In fact, in some application contexts there may be other criteria on which similar filtering would be applied, such as ignoring any name starting with "_", leaving out all methods, or including only descriptors. Ultimately dunder names aren't a special enough case to be treated exceptionally.
Note that a couple of dunder names (__name__ and __qualname__) are injected by default by the compiler. So they will be included even though they are not strictly part of the class definition body.
A key objective of adding __definition_order__ is to preserve information in class definitions which was lost prior to this PEP. One consequence is that __definition_order__ implies an original class definition. Using None allows us to clearly distinguish classes that do not have a definition order. An empty tuple clearly indicates a class that came from a definition statement but did not define any attributes there.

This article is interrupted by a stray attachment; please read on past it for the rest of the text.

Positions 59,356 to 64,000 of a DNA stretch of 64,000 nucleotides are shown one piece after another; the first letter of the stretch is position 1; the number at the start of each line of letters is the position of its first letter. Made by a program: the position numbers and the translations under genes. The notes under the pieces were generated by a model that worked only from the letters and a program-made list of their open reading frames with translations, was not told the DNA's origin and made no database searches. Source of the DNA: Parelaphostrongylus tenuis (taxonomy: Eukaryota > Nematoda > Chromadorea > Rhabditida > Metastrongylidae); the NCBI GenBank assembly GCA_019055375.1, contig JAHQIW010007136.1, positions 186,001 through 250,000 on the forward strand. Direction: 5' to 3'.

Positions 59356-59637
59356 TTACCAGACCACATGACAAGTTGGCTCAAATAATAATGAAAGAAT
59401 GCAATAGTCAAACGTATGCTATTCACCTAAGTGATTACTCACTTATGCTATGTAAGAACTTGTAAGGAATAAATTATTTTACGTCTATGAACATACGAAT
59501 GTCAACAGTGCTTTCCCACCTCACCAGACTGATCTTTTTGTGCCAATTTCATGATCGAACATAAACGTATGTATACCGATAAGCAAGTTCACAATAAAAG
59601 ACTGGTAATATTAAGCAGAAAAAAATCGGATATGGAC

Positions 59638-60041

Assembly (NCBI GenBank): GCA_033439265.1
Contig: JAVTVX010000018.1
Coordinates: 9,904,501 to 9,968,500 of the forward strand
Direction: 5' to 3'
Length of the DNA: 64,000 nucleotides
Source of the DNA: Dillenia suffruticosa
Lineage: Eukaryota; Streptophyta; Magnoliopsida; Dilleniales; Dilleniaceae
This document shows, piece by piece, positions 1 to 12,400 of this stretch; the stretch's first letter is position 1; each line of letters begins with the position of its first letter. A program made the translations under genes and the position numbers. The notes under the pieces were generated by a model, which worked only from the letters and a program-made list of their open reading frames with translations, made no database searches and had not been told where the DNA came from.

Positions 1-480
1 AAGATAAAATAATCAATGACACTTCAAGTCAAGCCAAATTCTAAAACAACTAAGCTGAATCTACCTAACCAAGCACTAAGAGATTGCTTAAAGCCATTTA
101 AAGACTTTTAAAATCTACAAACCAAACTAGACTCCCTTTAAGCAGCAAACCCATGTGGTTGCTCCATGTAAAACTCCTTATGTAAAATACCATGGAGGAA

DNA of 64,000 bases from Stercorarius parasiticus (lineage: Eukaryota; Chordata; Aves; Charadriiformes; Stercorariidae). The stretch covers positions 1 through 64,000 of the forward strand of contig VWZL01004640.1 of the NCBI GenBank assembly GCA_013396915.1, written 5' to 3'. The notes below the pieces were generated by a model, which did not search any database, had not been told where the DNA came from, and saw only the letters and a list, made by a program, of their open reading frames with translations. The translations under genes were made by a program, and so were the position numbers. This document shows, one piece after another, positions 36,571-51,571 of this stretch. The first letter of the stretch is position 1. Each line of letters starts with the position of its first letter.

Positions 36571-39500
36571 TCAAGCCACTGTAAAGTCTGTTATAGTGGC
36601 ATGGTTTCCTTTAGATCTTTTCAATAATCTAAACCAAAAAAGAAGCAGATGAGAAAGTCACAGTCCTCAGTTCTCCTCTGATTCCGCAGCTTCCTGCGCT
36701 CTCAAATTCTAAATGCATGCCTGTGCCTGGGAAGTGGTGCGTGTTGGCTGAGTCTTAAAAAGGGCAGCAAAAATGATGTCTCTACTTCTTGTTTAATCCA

The absence of an attribute requires more complex handling than None does for consumers of __definition_order__.
If __definition_order__ is manually set in the class body then it will be used. We require it to be a tuple of identifiers (or None) so that consumers of __definition_order__ may have a consistent expectation for the value. That helps maximize the feature's usefulness.
We could also also allow an arbitrary iterable for a manually set __definition_order__ and convert it into a tuple. However, not all iterables infer a definition order (e.g. set). So we opt in favor of requiring a tuple.
Python doesn't make much effort to hide class-specific attributes during lookup on instances of classes. While it may make sense to consider __definition_order__ a class-only attribute, hidden during lookup on objects, setting precedent in that regard is beyond the goals of this PEP.
__slots__ will be added to __definition_order__ like any other name in the class definition body. The actual slot names will not be added to __definition_order__ since they aren't set as names in the definition namespace.